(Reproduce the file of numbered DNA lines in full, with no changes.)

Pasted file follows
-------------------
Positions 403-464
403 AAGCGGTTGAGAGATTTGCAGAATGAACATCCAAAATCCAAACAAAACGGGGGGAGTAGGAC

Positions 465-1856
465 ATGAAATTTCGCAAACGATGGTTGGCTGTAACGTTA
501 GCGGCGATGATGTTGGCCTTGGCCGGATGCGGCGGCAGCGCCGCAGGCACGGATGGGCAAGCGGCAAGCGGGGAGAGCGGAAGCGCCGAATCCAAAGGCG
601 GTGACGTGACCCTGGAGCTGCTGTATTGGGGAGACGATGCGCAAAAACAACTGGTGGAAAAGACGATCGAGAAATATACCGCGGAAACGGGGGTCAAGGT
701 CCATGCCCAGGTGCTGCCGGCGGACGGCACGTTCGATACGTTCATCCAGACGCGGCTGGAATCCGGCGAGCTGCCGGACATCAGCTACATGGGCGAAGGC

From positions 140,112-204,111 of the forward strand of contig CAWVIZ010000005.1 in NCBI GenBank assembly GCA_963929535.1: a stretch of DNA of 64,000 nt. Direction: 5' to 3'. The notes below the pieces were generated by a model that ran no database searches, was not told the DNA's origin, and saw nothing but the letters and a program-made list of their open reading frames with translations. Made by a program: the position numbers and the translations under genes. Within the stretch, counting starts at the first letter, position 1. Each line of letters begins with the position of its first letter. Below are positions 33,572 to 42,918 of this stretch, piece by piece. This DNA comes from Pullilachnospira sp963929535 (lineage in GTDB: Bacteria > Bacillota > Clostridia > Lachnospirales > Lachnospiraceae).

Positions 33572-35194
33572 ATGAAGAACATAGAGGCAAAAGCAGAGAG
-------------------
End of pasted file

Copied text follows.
Positions 403-464
403 AAGCGGTTGAGAGATTTGCAGAATGAACATCCAAAATCCAAACAAAACGGGGGGAGTAGGAC

Positions 465-1856
465 ATGAAATTTCGCAAACGATGGTTGGCTGTAACGTTA
501 GCGGCGATGATGTTGGCCTTGGCCGGATGCGGCGGCAGCGCCGCAGGCACGGATGGGCAAGCGGCAAGCGGGGAGAGCGGAAGCGCCGAATCCAAAGGCG
601 GTGACGTGACCCTGGAGCTGCTGTATTGGGGAGACGATGCGCAAAAACAACTGGTGGAAAAGACGATCGAGAAATATACCGCGGAAACGGGGGTCAAGGT
701 CCATGCCCAGGTGCTGCCGGCGGACGGCACGTTCGATACGTTCATCCAGACGCGGCTGGAATCCGGCGAGCTGCCGGACATCAGCTACATGGGCGAAGGC

From positions 140,112-204,111 of the forward strand of contig CAWVIZ010000005.1 in NCBI GenBank assembly GCA_963929535.1: a stretch of DNA of 64,000 nt. Direction: 5' to 3'. The notes below the pieces were generated by a model that ran no database searches, was not told the DNA's origin, and saw nothing but the letters and a program-made list of their open reading frames with translations. Made by a program: the position numbers and the translations under genes. Within the stretch, counting starts at the first letter, position 1. Each line of letters begins with the position of its first letter. Below are positions 33,572 to 42,918 of this stretch, piece by piece. This DNA comes from Pullilachnospira sp963929535 (lineage in GTDB: Bacteria > Bacillota > Clostridia > Lachnospirales > Lachnospiraceae).

Positions 33572-35194
33572 ATGAAGAACATAGAGGCAAAAGCAGAGAG